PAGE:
By definition, grindhouses were theatres that accommodated carnal film watchers with a blood splatter of exploitation films. Blossoming in the '70s, a handful of cannibalistic epics about the cinematic sex-capades of women in prison perverted our nation.

Flash forward to today and the B movies of yesteryear have returned with a vengeance courtesy of Grindhouse , a double feature from two A-list directors, Robert Rodriguez and Quentin Tarantino. Both are no strangers to the genre picture.

Reinvention is the mother of all things, however, and the directors have upped the ante, Rodriquez for the zombie picture Planet Terror, and Tarantino for the slasher flick Death Proof . Sprinkle in a few kitschy ads in between these full-length films and some rather gruesome, though uproarious faux trailers from directors Rob Zombie, Edgar Wright ( Shaun of the Dead ) and Eli Roth ( Hostel ), and it's a three-hour knockout where your eyes are fixated on the screen.

These 185 minutes of celluloid originated from a five minute spewing session of ideas between the two men at Tarantino's home, while Rodriquez stopped by to show Tarantino the scene he directed in Rodriquez's Sin City . Maneuvering his way past piles of 16 mm film reels and cassettes, Rodriquez discovered a double feature poster on Tarantino's floor. That same poster advertising the films Rock All Night and Drag Strip Girl was also in his collection and on his own floor in his own home.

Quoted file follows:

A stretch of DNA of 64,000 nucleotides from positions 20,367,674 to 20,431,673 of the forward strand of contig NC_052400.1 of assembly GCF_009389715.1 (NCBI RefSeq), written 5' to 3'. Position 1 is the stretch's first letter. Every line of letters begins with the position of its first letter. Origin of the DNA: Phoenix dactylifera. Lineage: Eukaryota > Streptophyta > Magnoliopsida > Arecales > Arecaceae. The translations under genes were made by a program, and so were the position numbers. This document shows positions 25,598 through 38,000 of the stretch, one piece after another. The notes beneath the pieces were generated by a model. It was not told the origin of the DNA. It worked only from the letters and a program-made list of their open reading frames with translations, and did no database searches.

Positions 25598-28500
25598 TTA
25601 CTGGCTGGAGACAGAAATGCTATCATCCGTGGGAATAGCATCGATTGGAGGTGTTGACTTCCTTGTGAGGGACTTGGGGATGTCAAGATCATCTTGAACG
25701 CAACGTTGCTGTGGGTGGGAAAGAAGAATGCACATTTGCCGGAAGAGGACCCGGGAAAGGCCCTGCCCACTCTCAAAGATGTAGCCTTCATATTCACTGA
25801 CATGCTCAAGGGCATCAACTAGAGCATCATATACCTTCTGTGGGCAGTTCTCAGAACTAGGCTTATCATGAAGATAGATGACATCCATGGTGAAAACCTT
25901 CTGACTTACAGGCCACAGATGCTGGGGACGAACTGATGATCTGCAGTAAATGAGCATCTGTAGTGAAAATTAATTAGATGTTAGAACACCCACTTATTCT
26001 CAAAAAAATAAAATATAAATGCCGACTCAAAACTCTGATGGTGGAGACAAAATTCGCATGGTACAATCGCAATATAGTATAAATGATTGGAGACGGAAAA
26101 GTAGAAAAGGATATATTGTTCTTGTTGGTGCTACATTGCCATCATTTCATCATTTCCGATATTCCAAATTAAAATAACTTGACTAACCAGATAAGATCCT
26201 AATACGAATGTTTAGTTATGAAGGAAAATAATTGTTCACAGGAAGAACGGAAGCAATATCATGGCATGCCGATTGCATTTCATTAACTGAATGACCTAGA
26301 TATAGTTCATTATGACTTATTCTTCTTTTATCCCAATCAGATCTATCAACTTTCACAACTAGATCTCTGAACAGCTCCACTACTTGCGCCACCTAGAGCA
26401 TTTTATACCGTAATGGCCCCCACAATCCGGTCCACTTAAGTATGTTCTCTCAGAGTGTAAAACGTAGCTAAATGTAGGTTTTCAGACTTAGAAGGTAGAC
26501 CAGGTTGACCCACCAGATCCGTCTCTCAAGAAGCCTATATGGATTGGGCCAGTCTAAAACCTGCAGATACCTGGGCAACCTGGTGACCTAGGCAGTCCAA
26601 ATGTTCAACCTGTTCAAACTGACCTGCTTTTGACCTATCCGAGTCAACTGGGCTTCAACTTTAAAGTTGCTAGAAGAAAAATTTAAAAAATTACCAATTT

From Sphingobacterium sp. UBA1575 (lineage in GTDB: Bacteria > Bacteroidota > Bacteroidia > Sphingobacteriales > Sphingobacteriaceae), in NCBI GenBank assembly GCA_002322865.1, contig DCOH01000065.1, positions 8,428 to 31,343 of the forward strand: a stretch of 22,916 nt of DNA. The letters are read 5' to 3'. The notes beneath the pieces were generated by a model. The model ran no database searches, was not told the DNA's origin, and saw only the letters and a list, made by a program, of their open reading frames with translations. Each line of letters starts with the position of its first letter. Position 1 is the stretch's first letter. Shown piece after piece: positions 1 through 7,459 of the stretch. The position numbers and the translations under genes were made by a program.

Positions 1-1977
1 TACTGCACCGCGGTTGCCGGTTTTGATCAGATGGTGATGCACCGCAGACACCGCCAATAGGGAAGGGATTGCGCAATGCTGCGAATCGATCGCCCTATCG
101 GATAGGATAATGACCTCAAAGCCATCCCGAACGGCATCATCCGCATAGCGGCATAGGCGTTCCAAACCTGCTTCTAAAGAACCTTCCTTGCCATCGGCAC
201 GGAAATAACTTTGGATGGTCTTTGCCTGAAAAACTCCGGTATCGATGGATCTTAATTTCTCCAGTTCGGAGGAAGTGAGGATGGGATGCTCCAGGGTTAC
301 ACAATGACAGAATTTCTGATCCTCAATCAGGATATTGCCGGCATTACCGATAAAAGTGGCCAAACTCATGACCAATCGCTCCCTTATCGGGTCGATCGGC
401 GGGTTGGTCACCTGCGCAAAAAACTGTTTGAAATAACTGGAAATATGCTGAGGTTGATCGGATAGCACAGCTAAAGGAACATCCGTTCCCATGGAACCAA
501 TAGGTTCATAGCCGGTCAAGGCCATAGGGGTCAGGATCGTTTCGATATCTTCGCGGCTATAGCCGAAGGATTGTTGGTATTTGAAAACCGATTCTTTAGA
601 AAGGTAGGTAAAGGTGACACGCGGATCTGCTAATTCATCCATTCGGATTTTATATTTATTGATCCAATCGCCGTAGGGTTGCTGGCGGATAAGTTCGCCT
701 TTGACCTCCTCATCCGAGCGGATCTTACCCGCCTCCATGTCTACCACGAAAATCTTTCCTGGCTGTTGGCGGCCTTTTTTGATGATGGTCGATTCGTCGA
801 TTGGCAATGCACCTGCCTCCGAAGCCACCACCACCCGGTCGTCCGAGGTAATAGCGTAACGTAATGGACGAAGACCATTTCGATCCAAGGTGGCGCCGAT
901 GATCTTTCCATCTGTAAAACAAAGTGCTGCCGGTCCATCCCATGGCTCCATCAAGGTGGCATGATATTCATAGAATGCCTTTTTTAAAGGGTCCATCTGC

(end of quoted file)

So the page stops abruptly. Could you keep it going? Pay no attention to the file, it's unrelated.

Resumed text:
“It [the poster] really transported us to this dream project that we were going to get to work on right away,” Rodriquez says. “So many ideas flowed. It was really exciting.”

Adding to that, Tarantino felt that the “little five minute thing that we talked about was pretty much exactly what we did. We even came up with even more ideas after that, and that's the stuff that we didn't do.”

The title of Grindhouse was a Tarantino suggestion that stuck partly because the word alone evokes an ominous sensation. “It makes you feel dirty,” Rodriquez laughs.

If there ever were a word to describe Planet Terror , the first of the double barrel shotgun blast of cinematic geek heaven, it would have to be dirty. Missing reels, graininess and the burning of celluloid fill the screen as the story enfolds of an unlikely group of heroes trying to avert a zombie invasion.

Embroiled in the plot are the archetypal characters: the town doctors, the stoic sheriff and the lone renegade. New is Cherry Darling, a go-go dancing vixen who packs some serious heat via an unlikely source, her machine gun leg. For actress Rose McGowan (who plays Darling), it was a role she relished because of her love of ass kicking female roles ala La Femme Nikita .